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Shades of Black

Villa Julie College Offers a Show that's Dark in More Ways than One

The Angle: Though less grim than its gallery-mates, Peter Martin's "Waiter At The Flore" lends its own sultry darkness and sleek lines to the show.

By Mike Giuliano | Posted 12/25/2002


Villa Julie College through Jan. 18

The modernist cube of a gallery space at Villa Julie College has gone black for its current exhibit. Although its walls are still painted the same pristine white, the three artists in Noir all make art that is dark in more ways than one.

Beyond establishing a somber mood together and having the color black in common, the work on display here doesn't otherwise cohere. This makes the show's curatorial underpinnings seem a tad facile, even in these dark months of winter. But there's no reason to grumble when you think of all the two- and three-artist exhibits in which the artists' only commonality is a shared membership in the human race. The real problem here is that two of these artists make a much stronger showing than the third.

Easily the most impressive among this dark-minded trio is Peter Martin, a Canadian newspaper photographer currently living in Annapolis. His black-and-white shots document his travels to France and other countries, but his sensibility is much more distinctive than the photojournalistic norm.

Some of Martin's finest shots were taken in Paris, where he holds his own within a city possessing a distinguished history of street photography. "Waiter at the Flore" fits within the street tradition, but it's about the geometric division of the composition as much as it is about a waiter standing alone at a sidewalk cafe. Notice the cafe tables occupying the lower right corner of the composition, the street running on a diagonal from the lower left to upper right, and the waiter whose white apron and black vest essentially make him a man divided in two.

The reliance on diagonal lines is the formal constant in this photographer's approach. In "Waiting," a solitary person stands beside a suitcase on a train station platform at night. Other photos feature people seated on trains and airplanes, gazing out windows at the passing scenery, with the frame again emphasizing diagonals. There is a vectorlike forcefulness in such compositions, though, Martin's photos amount to frozen motion. His subjects often are positioned on or near vehicles, yet they seem contemplatively still, even when those vehicles are moving. Anybody who has daydreamed while staring out an airplane window will identify with this sensation.

Martin's congenial neighbor--at least in terms of artistic quality--is Irene Liotis, a Texas-born painter now living in Baltimore. Her background as a journalist in San Francisco informs her series of paintings, "Scene of the Crime," in which she depicts murder scenes from which the bodies and other evidence have been removed. Rather than opting for a photo-realist approach to these locations, she deliberately blurs her imagery via a melding of black, gray, and white. You won't find blood stains at these scenes; instead, the paintings are such ominously dark renderings that your imagination can readily supply the missing crime lab-destined details.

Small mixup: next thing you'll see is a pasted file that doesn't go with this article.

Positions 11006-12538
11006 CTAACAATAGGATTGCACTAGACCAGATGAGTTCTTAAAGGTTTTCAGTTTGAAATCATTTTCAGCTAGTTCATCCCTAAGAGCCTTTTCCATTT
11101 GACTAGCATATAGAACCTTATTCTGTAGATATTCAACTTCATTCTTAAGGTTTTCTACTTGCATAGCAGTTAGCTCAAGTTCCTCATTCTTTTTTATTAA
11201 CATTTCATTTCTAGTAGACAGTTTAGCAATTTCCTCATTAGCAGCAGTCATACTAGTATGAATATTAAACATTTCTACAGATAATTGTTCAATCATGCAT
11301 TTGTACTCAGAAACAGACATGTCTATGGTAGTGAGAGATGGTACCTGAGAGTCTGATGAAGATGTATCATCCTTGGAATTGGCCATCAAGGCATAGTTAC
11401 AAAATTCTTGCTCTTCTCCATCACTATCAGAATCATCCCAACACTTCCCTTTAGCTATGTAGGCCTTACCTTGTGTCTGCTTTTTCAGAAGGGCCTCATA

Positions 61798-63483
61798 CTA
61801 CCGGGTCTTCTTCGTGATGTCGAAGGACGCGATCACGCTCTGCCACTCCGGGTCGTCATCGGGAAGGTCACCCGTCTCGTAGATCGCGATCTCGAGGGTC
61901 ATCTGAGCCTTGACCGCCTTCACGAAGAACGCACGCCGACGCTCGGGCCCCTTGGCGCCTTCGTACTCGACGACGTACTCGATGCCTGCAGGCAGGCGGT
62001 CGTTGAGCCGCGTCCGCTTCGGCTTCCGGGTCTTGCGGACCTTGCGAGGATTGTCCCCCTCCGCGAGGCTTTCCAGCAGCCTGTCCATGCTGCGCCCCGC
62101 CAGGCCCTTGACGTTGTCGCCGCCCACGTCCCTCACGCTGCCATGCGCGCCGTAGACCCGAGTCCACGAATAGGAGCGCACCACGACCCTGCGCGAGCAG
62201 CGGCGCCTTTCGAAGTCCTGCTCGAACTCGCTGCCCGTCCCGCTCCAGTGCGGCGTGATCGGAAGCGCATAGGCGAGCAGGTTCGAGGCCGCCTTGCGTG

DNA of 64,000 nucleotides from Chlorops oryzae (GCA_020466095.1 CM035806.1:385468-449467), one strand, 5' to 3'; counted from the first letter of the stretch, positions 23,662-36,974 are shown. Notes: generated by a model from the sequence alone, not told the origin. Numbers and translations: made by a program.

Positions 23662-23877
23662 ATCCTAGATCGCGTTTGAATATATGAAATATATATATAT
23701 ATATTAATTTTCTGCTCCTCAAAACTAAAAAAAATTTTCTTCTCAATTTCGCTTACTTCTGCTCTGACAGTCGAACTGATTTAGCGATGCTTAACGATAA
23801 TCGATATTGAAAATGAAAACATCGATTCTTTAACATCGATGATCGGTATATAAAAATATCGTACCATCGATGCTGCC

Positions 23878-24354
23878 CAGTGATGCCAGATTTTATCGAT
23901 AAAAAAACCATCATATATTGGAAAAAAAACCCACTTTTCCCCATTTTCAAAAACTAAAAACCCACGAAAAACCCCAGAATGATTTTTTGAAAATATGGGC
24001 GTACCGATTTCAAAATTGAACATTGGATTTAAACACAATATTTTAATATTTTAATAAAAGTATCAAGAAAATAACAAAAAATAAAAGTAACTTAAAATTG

In the painting captioned "Black patch in leaf-covered creek bed where victim was forcibly dragged," Liotis has painted a large white arrow to call our attention to a spot amid dense vegetation where the victim was found. Likewise, a painting bearing a caption worthy of an Elmore Leonard crime novel, "The search ended beneath the palmetto" features an arrow pointing to a palm grove. Where dwellings are concerned, the scary title "Luminescent technique revealed evidence that the killer's cleanup efforts missed" belongs to an otherwise mundane painting depicting the corner of a room; and "Outside mobile home where slayings occurred" is such a dull exterior view that a window air conditioning unit seems to be the most exciting pictorial element.

The third artist, Rachel Rotenberg, is a Canadian living in Baltimore. Her three untitled wood and mixed-media sculptures don't always succeed in either formal or thematic terms, but their black-smudged wood surfaces at least make them more or less fit into the show.

Her most problematic piece is a three-legged wood construction whose assorted parts include a spherical form, a podlike shape, a shovel-shaped section, and an opening that resembles the entrance to a dark cave. Some portions are rounded, others are flat, and the sculpture's various projections keep your eyes busy. But it seems like this sculptor is testing out ideas and tossing in everything except the kitchen sink in the process. And because this is a large sculpture, it unfortunately dominates the room.

Rather arbitrarily shaped extensions also characterize Rotenberg's otherwise less busy second sculpture, which merits inclusion in this exhibit if only for its incorporation of a black-hued ball imprisoned in a rusty metal cage. That's "noir" enough for me. But her third piece deserves a longer look. It's a gourdlike wood form in which you can appreciate the handsome grain, with a rope fastened to it in vinelike fashion. The looping rope is itself connected to a black metal rod which rests on the gourd, whose surface is depressed, as if it has been beaten by that imposing rod. Thus does Villa Julie College wish you a merry Christmas.

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